The COVID-19 pandemic revealed an urgent need for rapid profiling of neutralizing antibody responses and development of antibody therapeutics. The current Food and Drug Administration-approved serological tests do not measure antibody-mediated viral neutralization, and there is a need for standardized quantitative neutralization assays. We report a high-throughput two-step profiling approach for identifying neutralizing convalescent plasma. Screening and downselection for serum antibody binding to the receptor-binding domain are followed by quantitative neutralization testing using a chimeric vesicular stomatitis virus expressing spike protein of SARS-CoV-2 in a real-time cell analysis assay. This approach enables a predictive screening process for identifying plasma units that neutralize SARS-CoV-2. To calibrate antibody neutralizing activity in serum from convalescent plasma donors, we introduce a neutralizing antibody standard reagent composed of two human antibodies that neutralize SARS-CoV strains, including SARS-CoV-2 variants of concern. Our results provide a framework for establishing a standardized assessment of antibody-based interventions against COVID-19.

5.
Cell Rep ; 37(5): 109929, 2021 11 02.
Article in English | MEDLINE | ID: covidwho-1466097

ABSTRACT

Current coronavirus (CoV) vaccines primarily target immunodominant epitopes in the S1 subunit, which are poorly conserved and susceptible to escape mutations, thus threatening vaccine efficacy. Here, we use structure-guided protein engineering to remove the S1 subunit from the Middle East respiratory syndrome (MERS)-CoV spike (S) glycoprotein and develop stabilized stem (SS) antigens. Vaccination with MERS SS elicits cross-reactive ß-CoV antibody responses and protects mice against lethal MERS-CoV challenge. High-throughput screening of antibody-secreting cells from MERS SS-immunized mice led to the discovery of a panel of cross-reactive monoclonal antibodies. Among them, antibody IgG22 binds with high affinity to both MERS-CoV and severe acute respiratory syndrome (SARS)-CoV-2 S proteins, and a combination of electron microscopy and crystal structures localizes the epitope to a conserved coiled-coil region in the S2 subunit. Passive transfer of IgG22 protects mice against both MERS-CoV and SARS-CoV-2 challenge. Collectively, these results provide a proof of principle for cross-reactive CoV antibodies and inform the development of pan-CoV vaccines and therapeutic antibodies.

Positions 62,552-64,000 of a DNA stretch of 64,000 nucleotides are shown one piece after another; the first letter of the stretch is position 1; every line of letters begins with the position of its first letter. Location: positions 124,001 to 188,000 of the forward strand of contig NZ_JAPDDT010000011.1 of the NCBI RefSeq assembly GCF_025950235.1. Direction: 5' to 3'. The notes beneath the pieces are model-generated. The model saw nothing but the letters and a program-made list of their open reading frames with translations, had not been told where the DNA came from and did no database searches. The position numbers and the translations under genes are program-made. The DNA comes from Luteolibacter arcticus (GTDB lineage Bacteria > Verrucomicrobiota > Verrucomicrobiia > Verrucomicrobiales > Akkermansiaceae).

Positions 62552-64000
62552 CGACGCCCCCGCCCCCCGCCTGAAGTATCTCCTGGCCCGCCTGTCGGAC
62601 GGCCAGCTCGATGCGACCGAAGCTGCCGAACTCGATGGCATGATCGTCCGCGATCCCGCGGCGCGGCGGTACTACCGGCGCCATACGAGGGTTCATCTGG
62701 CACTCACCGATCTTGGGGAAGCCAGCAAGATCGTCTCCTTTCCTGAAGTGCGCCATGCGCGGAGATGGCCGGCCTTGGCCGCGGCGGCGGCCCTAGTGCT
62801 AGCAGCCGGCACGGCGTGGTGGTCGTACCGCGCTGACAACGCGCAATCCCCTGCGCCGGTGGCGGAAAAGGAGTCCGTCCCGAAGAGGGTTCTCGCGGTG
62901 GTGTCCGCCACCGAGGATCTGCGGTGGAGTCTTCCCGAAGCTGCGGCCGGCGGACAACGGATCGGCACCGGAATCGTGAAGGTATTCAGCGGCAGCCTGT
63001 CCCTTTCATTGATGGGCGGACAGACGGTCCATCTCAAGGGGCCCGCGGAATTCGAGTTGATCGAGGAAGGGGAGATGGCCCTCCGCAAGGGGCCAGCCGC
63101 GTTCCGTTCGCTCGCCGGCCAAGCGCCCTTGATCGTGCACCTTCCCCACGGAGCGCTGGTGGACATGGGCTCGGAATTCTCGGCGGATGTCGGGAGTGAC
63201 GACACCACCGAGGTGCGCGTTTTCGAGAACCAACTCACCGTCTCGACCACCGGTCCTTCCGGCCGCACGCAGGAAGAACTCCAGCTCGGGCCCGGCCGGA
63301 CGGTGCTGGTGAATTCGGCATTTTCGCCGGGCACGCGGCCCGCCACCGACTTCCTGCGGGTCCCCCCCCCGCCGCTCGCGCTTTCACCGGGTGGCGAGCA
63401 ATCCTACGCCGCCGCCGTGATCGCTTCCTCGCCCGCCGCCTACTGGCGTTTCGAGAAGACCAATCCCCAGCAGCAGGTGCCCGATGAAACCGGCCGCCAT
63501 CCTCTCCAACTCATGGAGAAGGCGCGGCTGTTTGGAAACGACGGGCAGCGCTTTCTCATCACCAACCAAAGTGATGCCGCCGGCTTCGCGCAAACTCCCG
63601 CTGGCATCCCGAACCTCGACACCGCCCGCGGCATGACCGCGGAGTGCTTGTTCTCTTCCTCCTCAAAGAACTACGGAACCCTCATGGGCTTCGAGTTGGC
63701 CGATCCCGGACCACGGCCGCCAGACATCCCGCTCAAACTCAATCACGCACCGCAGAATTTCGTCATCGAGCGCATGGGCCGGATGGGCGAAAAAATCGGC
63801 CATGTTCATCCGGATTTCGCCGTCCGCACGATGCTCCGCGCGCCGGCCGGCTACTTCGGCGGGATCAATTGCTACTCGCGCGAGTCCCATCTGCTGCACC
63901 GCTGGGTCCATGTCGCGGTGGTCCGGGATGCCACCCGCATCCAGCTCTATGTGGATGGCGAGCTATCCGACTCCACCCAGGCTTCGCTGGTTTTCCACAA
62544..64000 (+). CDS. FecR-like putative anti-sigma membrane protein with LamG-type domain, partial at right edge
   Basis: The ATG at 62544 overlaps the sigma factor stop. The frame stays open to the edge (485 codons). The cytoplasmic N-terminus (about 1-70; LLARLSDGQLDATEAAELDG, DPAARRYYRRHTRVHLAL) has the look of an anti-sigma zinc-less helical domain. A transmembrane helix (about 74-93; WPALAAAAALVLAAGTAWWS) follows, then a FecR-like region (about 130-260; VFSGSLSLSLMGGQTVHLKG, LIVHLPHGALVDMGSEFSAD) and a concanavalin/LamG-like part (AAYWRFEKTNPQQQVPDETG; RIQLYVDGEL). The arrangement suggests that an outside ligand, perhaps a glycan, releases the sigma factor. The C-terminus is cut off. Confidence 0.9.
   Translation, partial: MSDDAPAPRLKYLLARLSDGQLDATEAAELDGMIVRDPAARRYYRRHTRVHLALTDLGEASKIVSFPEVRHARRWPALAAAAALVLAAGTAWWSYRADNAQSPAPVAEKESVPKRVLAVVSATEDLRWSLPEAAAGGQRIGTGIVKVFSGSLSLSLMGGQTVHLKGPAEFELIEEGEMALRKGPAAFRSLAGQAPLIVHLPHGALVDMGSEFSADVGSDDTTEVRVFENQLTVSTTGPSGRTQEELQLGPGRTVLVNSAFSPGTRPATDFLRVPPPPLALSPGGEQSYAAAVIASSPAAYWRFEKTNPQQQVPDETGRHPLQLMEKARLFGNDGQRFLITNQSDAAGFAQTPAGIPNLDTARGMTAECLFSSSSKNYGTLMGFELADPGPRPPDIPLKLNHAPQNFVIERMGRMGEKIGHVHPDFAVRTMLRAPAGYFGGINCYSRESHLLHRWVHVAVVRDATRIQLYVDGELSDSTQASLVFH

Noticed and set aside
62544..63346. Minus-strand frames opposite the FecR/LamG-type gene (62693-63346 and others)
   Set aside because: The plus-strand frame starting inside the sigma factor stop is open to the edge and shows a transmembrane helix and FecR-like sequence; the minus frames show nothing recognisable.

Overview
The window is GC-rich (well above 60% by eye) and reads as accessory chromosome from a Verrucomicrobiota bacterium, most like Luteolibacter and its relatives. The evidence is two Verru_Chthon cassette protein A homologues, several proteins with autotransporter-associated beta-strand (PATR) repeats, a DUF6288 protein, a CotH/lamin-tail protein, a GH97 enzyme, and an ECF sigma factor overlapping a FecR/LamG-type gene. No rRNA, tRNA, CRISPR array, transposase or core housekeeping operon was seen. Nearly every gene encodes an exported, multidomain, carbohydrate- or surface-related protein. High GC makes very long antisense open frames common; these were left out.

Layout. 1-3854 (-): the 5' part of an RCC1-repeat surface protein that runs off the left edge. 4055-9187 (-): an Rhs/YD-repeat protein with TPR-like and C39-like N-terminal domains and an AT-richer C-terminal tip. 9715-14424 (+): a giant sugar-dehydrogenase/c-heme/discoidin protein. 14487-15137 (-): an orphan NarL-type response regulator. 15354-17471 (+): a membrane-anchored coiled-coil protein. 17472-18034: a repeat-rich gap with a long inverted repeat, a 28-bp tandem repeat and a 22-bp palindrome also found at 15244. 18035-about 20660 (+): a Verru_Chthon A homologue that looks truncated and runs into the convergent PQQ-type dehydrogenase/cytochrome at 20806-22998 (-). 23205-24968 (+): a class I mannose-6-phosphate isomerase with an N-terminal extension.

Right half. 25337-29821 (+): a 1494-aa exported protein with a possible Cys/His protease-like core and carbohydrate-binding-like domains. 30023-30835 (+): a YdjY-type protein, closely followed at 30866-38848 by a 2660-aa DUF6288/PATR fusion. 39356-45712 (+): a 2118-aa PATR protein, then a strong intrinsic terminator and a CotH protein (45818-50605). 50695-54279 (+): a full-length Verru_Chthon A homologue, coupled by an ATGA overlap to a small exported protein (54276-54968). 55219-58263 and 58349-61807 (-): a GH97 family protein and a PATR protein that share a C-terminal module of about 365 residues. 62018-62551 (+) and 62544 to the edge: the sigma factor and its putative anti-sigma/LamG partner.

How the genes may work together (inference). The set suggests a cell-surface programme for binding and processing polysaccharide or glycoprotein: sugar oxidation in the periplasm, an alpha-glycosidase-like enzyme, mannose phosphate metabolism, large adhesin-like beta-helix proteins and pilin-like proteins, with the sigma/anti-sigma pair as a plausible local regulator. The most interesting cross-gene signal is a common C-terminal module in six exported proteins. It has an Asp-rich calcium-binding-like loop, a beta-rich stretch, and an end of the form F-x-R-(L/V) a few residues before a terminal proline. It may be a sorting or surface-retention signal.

Subject(s)
Antibodies, Viral/immunology , Middle East Respiratory Syndrome Coronavirus/immunology , Spike Glycoprotein, Coronavirus/immunology , Animals , Cell Line , Coronavirus Infections/immunology , Coronavirus Infections/prevention & control , Cross Reactions , Drug Design , Epitope Mapping , Female , Immunoglobulin G/immunology , Male , Mice , Mice, Inbred BALB C , SARS-CoV-2/immunology , Spike Glycoprotein, Coronavirus/chemistry , Viral Vaccines/immunology
6.
Trials ; 22(1): 221, 2021 Mar 20.
Article in English | MEDLINE | ID: covidwho-1143248

ABSTRACT

BACKGROUND: Convalescent plasma is being used widely as a treatment for coronavirus disease 2019 (COVID-19). However, the clinical efficacy of COVID-19 convalescent plasma is unclear. METHODS: The Passive Immunity Trial for Our Nation (PassITON) is a multicenter, placebo-controlled, blinded, randomized clinical trial being conducted in the USA to provide high-quality evidence on the efficacy of COVID-19 convalescent plasma as a treatment for adults hospitalized with symptomatic disease. Adults hospitalized with COVID-19 with respiratory symptoms for less than 14 days are eligible. Enrolled patients are randomized in a 1:1 ratio to 1 unit (200-399 mL) of COVID-19 convalescent plasma that has demonstrated neutralizing function using a SARS-CoV-2 chimeric virus neutralization assay. Study treatments are administered in a blinded fashion and patients are followed for 28 days. The primary outcome is clinical status 14 days after study treatment as measured on a 7-category ordinal scale assessing mortality, respiratory support, and return to normal activities of daily living. Key secondary outcomes include mortality and oxygen-free days. The trial is projected to enroll 1000 patients and is designed to detect an odds ratio ≤ 0.73 for the primary outcome. DISCUSSION: This trial will provide the most robust data available to date on the efficacy of COVID-19 convalescent plasma for the treatment of adults hospitalized with acute moderate to severe COVID-19. These data will be useful to guide the treatment of COVID-19 patients in the current pandemic and for informing decisions about whether developing a standardized infrastructure for collecting and disseminating convalescent plasma to prepare for future viral pandemics is indicated. TRIAL REGISTRATION: ClinicalTrials.gov NCT04362176 . Registered on 24 April 2020.


Subject(s)